Single mothers have an especially hard time getting out of poverty. Households headed by single mothers are four times as likely to be poor as are families headed by married couples.
Still, many of these women are trying to get ahead. Some know instinctively what the studies show: Children who grow up in poor families are far more likely to become poor adults.
These mothers often rely on a network of support — not just from food stamps, housing subsidies, welfare, or other government programs people usually think of. They also depend on charities, churches, family, friends, personal drive, ambition and even luck to stay afloat.
Against The Odds
Take the case of 29-year-old Jennifer Stepp, who lives in Reading, Pa. Like 14 million other people in the U.S. who live in families headed by single mothers, she's poor. And she faces incredible odds.
Stepp has three children by three different fathers. The father of her eldest child, 10-year-old Isaiah, is serving 30 years in federal prison for armed robbery.
"He's met my son one time, when he was a baby. And he decided that he didn't want him," she says.
Stepp's middle child, 8-year-old Shyanne, usually sees her father every other weekend. But the father of her younger son is also in prison. Stepp says he's been behind bars for selling cocaine since she was pregnant. He has never met 1-year-old Makai.
"He writes letters back and forth, and he wants to be a part of his son's life," she says. "I'm just waiting for him to get out and get his life together."
Getting Back On Track
Stepp says she was the victim of youthful optimism. She kept thinking that the next guy had to be better than the last, and that the relationships would last.
Now, that's all behind her, and she's wiser. She says she's trying to get her life on track. These days, Stepp works full time at the Second Street Learning Center in Reading. The center provides round-the-clock day care for working poor families.
But she's kind of stuck. She has worked there for almost eight years, and she still earns less than $9 an hour. "Being a head assistant, I can't go any further without some kind of degree," she says.
That's why two nights a week, after work, Stepp and several colleagues pile into her battered blue station wagon and drive to a nearby school. They're trying to earn associate degrees in early childhood education from Harcum College.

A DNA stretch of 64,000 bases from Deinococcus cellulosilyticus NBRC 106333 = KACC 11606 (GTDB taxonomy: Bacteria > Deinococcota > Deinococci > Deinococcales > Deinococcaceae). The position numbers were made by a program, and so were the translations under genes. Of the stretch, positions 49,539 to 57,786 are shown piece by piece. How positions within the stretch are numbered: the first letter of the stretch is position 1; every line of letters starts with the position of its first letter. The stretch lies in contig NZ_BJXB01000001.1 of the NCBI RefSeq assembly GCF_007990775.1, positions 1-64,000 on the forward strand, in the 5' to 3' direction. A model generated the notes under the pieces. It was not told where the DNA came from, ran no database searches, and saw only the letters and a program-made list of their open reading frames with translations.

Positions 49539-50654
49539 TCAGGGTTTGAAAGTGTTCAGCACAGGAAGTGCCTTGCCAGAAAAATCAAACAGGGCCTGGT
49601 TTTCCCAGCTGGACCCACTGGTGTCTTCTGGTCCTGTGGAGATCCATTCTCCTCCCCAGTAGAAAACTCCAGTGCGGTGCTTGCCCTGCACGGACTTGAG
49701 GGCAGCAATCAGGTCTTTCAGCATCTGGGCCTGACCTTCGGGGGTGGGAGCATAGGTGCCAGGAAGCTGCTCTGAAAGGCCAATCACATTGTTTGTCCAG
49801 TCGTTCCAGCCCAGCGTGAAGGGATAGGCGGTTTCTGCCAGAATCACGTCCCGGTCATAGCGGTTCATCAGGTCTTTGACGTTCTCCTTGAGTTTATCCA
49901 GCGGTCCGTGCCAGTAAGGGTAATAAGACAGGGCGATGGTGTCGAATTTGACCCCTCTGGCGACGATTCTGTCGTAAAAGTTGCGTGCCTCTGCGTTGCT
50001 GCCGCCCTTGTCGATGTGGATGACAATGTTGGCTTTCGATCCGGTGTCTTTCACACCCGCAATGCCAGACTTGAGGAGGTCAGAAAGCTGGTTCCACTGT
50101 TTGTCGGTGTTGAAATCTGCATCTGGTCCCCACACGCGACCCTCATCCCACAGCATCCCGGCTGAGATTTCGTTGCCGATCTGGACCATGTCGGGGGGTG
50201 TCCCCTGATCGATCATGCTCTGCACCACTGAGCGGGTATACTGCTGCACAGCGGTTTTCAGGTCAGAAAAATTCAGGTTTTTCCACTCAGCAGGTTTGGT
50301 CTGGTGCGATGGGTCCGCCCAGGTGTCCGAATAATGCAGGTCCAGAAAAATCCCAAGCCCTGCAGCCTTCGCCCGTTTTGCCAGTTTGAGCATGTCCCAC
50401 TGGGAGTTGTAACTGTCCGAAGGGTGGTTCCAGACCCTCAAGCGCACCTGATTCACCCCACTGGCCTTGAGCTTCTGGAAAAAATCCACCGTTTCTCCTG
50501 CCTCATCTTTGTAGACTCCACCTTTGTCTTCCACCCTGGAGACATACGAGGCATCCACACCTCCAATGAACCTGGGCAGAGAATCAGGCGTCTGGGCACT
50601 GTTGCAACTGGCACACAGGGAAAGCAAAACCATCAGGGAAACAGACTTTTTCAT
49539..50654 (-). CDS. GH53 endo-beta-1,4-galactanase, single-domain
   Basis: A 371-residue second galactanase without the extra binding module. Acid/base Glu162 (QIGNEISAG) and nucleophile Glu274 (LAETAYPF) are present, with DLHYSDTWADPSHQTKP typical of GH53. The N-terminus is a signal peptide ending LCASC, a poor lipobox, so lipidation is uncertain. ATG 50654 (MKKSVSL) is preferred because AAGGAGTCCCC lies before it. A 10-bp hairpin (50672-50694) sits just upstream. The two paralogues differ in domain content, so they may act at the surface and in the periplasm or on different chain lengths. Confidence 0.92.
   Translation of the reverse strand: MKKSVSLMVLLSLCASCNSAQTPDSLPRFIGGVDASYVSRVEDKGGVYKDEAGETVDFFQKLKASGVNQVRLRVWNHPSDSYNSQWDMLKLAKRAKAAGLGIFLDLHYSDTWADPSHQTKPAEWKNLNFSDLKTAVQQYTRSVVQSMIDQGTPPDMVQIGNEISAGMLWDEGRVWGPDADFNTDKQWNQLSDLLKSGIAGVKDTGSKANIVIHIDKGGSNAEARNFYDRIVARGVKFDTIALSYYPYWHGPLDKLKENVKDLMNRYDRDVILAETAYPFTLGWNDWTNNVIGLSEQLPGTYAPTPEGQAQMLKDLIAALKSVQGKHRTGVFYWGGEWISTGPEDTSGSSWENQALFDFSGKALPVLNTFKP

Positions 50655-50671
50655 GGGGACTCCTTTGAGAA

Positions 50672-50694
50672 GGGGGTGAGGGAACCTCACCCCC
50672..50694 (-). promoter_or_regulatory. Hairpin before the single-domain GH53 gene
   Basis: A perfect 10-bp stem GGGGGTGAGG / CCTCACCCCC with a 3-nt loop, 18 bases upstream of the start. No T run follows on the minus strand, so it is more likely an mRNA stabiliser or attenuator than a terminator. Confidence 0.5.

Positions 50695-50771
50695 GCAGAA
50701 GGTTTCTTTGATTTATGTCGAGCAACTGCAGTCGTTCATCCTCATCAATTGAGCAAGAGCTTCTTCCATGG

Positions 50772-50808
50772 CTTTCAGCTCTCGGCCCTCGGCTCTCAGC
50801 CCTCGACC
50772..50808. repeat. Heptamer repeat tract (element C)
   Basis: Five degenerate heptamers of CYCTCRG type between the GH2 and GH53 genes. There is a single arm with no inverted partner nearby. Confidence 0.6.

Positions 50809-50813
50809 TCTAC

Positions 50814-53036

If their grades are good, their employer — a nonprofit called Opportunity House — will help with tuition. If they graduate, they can get a raise.
A Wide Net Of Support
Here's where Stepp's safety net really comes into play. While she's at night school, her three children are back at the Second Street Learning Center, where she gets subsidized day care. While they're eating grilled cheese sandwiches and carrots, she's enjoying chicken and cheese stromboli at school.
The dinner is provided to the night students to make things a little easier for them, says Isamac Figueroa, director of community engagement with I-LEAD, the nonprofit that runs the program. She says the typical student is a single mother with either a full- or part-time job.
"For us to believe that [a single, working mother is] going to be able to get home from work, hurry and scurry and get some dinner ready for the kids, and come to school is just not a reality for our students," Figueroa says.
She explains that the goal is to make college possible for those who might not otherwise have a shot. That's especially important in Reading. The census reported last year that the city had the highest poverty rate of any U.S. city with a population over 65,000.
Stepp hopes to get her degree in two years and then go for her bachelor's degree. Then she'd like to teach and maybe open a day care center of her own someday.
'For Them, Not For Me'
Class gets out around 9 p.m. Stepp rubs her eyes, trying not to yawn. It's been a long day. She was up at 6:30 a.m. to get the kids to school and day care. Then she worked all day.
And it's not over yet. She has to drive back to the day care center to pick up her children.
Stepp says she keeps a picture of all three kids on the cover of her school binder to remind herself when she's tired and overwhelmed why she's doing this. She says she has to remind the kids, too, why their lives are so hectic.
"I explain to them that I'm doing it for them, not for me," she says, "so later on down the road, we can have a comfortable life and a nice house. I try to make it look pretty for them — nice house with a dog and a front yard for [them] to play in."
Breaking The Stereotype
Now, Stepp and her kids live in a three-bedroom apartment in the city. She doesn't let her kids play in city parks, because she's worried about crime and broken glass. Her employer, Opportunity House, pays half the rent. It's one of many things her employer does to help her out.
Stepp says her parents also struggled, and they didn't really show her how to apply for a job or to college. She had to figure it out herself. Still, her safety net is pretty broad. Her mother stops by many nights to help put the kids to bed. Stepp also gets food stamps and medical aid for the kids.
After her kids go to sleep, around 10:30 p.m., Stepp has a chance to reflect. She says it bothers her that single mothers sometimes get a bad name, that people think they just have babies and collect welfare. She says she briefly received welfare benefits a few years ago, but not now.
"I'm the opposite, and I know [there are] some other single mothers out there that are also the opposite," she says. "They try hard, and sometimes it's just not hard enough. You need that help."
She knows, without it, the odds are definitely stacked against her.